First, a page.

View from abroad on COVID-19

How COVID-19 has impacted our farming peers overseas

Wyatt Bechtel who is the marketing manager at Filament and a partner at Bechtel Ranch in Kansas. Photo: Wyatt Bechtel

Wyatt Bechtel who is the marketing manager at Filament and a partner at Bechtel Ranch in Kansas. Photo: Wyatt Bechtel


As Australian farmers get on with job of producing our food and fibre. How has COVID-19 impacted our farming peers overseas?


The tractor wheels are turning, cattle sales are still underway and click go the shears - it's (mostly) business as usual for Australian farmers.

While Australian agriculture has felt the affects of some aspects of coronavirus, such as labour shortages or freight interruptions, the pandemic has highlighted the importance of food production as shoppers strip supermarket shelves of produce.

Some might say agriculture is tipped to be one of the few sectors in Australia that will come out of COVID-19 restrictions better than how it went into it.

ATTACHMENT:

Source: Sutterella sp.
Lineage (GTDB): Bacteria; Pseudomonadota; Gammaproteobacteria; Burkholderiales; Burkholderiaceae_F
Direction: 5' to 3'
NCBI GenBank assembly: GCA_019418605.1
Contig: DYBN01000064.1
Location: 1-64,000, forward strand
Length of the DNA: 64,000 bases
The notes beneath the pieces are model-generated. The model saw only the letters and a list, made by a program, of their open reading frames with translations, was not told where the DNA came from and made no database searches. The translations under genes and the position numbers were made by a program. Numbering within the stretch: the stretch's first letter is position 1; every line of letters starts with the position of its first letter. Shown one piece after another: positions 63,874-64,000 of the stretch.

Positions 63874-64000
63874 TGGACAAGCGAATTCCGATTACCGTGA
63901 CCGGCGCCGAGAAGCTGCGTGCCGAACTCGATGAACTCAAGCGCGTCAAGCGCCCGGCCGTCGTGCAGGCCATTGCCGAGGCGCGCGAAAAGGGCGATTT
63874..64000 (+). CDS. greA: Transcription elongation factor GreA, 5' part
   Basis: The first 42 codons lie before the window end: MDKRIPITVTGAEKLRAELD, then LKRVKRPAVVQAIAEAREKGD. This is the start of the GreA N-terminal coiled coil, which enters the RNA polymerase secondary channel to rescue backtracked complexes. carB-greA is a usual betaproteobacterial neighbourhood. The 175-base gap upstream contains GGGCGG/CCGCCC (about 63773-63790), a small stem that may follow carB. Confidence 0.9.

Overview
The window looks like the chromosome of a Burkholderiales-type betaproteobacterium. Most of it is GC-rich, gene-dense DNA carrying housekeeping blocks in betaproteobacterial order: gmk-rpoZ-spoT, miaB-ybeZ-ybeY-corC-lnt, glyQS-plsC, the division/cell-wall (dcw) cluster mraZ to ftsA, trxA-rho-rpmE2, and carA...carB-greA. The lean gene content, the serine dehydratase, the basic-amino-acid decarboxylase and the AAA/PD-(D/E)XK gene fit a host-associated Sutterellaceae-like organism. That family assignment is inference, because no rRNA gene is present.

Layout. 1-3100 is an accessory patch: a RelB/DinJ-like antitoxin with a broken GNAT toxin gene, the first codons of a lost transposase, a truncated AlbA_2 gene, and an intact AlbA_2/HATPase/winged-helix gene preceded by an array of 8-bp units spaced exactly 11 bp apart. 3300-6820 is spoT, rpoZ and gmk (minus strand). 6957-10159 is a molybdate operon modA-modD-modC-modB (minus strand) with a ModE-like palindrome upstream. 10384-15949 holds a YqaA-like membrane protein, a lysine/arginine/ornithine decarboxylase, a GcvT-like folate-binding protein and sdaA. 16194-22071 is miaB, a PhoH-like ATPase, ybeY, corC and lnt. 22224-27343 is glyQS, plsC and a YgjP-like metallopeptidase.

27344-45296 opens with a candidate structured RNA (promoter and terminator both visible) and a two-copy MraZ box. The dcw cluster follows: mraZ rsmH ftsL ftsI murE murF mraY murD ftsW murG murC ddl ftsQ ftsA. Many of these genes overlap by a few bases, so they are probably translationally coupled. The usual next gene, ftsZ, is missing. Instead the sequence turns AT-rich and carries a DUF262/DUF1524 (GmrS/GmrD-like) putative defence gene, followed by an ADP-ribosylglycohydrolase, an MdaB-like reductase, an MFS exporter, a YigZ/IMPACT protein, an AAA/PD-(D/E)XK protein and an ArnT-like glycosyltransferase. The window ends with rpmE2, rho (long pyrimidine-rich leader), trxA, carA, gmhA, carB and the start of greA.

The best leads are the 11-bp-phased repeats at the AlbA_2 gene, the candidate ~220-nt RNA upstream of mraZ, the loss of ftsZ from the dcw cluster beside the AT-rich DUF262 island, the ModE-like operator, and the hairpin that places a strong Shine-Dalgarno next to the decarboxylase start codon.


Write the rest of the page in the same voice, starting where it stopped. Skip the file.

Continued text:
But how has the coronavirus impacted our farming peers overseas?

The Land put this question to several agricultural specialists from across the globe who have given an insight about the challenges being faced by their farmers due to the pandemic.

United States

In America's farming heartland, ranchers are getting the bulk of their spring work done in spite of the pandemic.

Wyatt Bechtel, who is the marketing manager at Filament and a partner at Bechtel Ranch in Kansas, said the pandemic had caused market strain for nearly all commodities as distribution chains were interrupted.

"Before the pandemic, most agriculture exports were up in the US (but) there is some uncertainty about what trade relationships will look like, particularly with China, as the world economy rebounds," Wyatt said.

He said some meatpacking plants (abattoirs) had closed or slowed down as employees had contracted the virus or were staying home out of fear of catching it.

"The lack of packing has caused some contract growers for poultry and pork to make drastic decisions such as euthanise animals or purposely slowing down the efficiency of their livestock by altering rations," he said.

Wyatt said the shutdown of schools and dining at restaurants had seen the decline in demand for dairy products, which had led to dairy farmers dumping milk on farms.

He added there were also petitions calling for the re-establishment of mandatory country of origin labeling (mCOOL), a law found to be out of compliance by the World Trade Organisation.